With this new info, the cop doesn’t appear to have done anything wrong, and the racial profiling may have occurred with the citizen calling them in, if all they were doing was kissing in their car. You can see it, I think, in that social experiment video. A cop drives right next to the white guy trying to jimmy the lock, but with the black guy, he is probably responding to a call. So talking about race like I’m trying to do here is confused with natural irritation at being confronted by police who assume something wrong has occurred.

  2. Honestly, I don’t think race had much to do with Watts’ case. Inappropriate PDA combined with belligerence toward law enforcement will get you into trouble. For instance, it isn’t smart to tell an officer, “I won’t give you my ID and I have a publicist.”

  3. The Watts case is almost a counterexample here. If she weren’t black, would you have so quickly assumed that the policeman was acting for improper racial motives, instead of because Watt’s apparently bad behavior?

  4. My initial assumption was that they weren’t doing anything inappropriate. Look at the way the Reason.com article reads. It gives her every benefit of the doubt. It would be nice to get a read on the person to called the police.

    But doesn’t this touch on the very issues black people feel they can’t discuss with whites or maybe anyone else? It’s the reality in some places and the suspicion of it in other places that being black in America is more risky in general than being white. I remember reading something a man wrote about slowing down or stopping on the sidewalk when he hears sirens, even if he is in a hurry. He said when the police are looking for someone and you’re a black man running down the sidewalk because you missed the bus, you could get yourself into big trouble just for running while black (or words to that effect). You can’t say the man’s being paranoid, because enough doubt about the character of black young men has been thrown about to warrant his concern.

    Am I making sense?

  5. As to your central point, I’m sure it’s true. But for me — and I think for a lot of people — the complaint is wearing thin. No one should be stopped just for driving while black, but I keep hearing people calling in to talk shows and saying (in so many words), “White people look at me funny, and therefore I can’t have a decent life.” I think those people will only have success when they stop caring how white people look at them. We’re not magical.

  6. It’s rotten if Watts’ story is a bad example, but we can drop it. Your last point is a good reason we need to listen and work to communicate that we understand those near us who are sympathetic to this viewpoint. On a social scale, there are many voices working against us, but personally we can talk and listen compassionately, like Christ would have us do.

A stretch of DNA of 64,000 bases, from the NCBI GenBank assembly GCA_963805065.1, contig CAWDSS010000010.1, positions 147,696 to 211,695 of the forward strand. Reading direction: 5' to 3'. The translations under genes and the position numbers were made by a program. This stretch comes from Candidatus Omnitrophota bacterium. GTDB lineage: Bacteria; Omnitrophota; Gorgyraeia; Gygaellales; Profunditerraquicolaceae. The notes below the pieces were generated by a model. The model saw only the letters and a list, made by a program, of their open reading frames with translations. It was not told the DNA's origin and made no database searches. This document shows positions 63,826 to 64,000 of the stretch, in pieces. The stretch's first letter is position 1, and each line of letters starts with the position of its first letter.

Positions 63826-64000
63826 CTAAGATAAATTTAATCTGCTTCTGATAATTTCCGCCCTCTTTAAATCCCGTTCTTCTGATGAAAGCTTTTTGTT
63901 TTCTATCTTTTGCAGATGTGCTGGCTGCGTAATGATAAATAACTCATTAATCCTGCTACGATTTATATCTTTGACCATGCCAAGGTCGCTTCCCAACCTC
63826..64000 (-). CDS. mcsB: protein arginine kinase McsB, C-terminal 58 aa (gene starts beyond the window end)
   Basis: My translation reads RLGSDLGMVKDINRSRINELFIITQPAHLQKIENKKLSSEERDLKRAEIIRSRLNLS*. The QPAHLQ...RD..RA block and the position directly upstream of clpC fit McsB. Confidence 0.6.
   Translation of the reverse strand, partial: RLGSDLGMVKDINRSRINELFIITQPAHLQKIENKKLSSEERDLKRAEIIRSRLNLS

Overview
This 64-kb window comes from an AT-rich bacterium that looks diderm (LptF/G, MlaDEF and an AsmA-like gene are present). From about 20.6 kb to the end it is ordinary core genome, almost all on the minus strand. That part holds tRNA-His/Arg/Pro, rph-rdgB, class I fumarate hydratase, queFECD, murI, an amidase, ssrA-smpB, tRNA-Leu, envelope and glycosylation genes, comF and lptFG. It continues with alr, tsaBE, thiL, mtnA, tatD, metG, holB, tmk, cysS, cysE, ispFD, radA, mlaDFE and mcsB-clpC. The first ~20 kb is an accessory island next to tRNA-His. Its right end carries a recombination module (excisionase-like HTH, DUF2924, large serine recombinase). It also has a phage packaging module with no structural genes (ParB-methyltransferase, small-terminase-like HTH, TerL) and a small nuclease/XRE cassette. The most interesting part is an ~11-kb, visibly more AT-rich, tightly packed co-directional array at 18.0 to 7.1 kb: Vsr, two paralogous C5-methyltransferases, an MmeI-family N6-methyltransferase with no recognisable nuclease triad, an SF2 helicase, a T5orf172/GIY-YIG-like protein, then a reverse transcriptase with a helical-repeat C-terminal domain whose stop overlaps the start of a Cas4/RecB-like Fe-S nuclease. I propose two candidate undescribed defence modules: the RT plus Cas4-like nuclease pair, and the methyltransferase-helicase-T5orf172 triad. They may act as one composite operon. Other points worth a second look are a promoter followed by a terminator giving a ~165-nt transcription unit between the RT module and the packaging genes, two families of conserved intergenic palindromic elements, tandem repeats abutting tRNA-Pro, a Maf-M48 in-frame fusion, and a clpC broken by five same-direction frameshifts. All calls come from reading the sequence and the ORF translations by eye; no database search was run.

7. For what it’s worth, I had two friends who almost got arrested in the Chicagoland area for excessive PDA. They were both whiter than a frog’s belly.

    It’s just not smart to do.

  8. Well, there is a danger in being too white. heh.

    I think we’re getting into one of the problems with this subject. We want to get the facts right. We think the truth of the situation will set us free, but black folks believe the facts will only get them so far, because the suspicion of guilt still hangs in the air.

    Dennae Pierre said on the radio a couple weeks ago that when she was growing up, she didn’t know anyone who took the black complaints of police mistreatment seriously. They thought they were griping because they couldn’t get away with breaking the law (or something like that). When they discovered the police chief had been abusing his power for years, all of those complaints took on a different weight. Their black neighbors hadn’t been griping. They had been telling the truth.

    It takes special effort to build bridges with people who have believed for many years they can’t simply tell the truth, that they have to work harder to be believed. I may be overstating it, but that’s how I understand it.

  9. Thanks for this post. It makes me a little sad to see the comment stream go somewhat in the “perfect victim” direction. Too often those of us who are white discount injustice if that injustice happens to people who have behaved badly, or with whom we don’t sympathize. I think it’s easier, and somehow less scary, to dwell on micro/individual sins than it is to grapple with a larger culture of injustice that has a long history and is very difficult to change.

    (Here’s an article about the “perfect victim” issue; there are many others available via quick google. http://www.tampabay.com/opinion/columns/column-black-america-and-the-burden-of-the-perfect-victim/2194597)

  10. I appreciate the comment and link. I still have questions about what happened in Ferguson, but I’m not actively keeping up with it anymore. I’ve seen some ugly details that argue against the officers actions, but it’s not clear yet.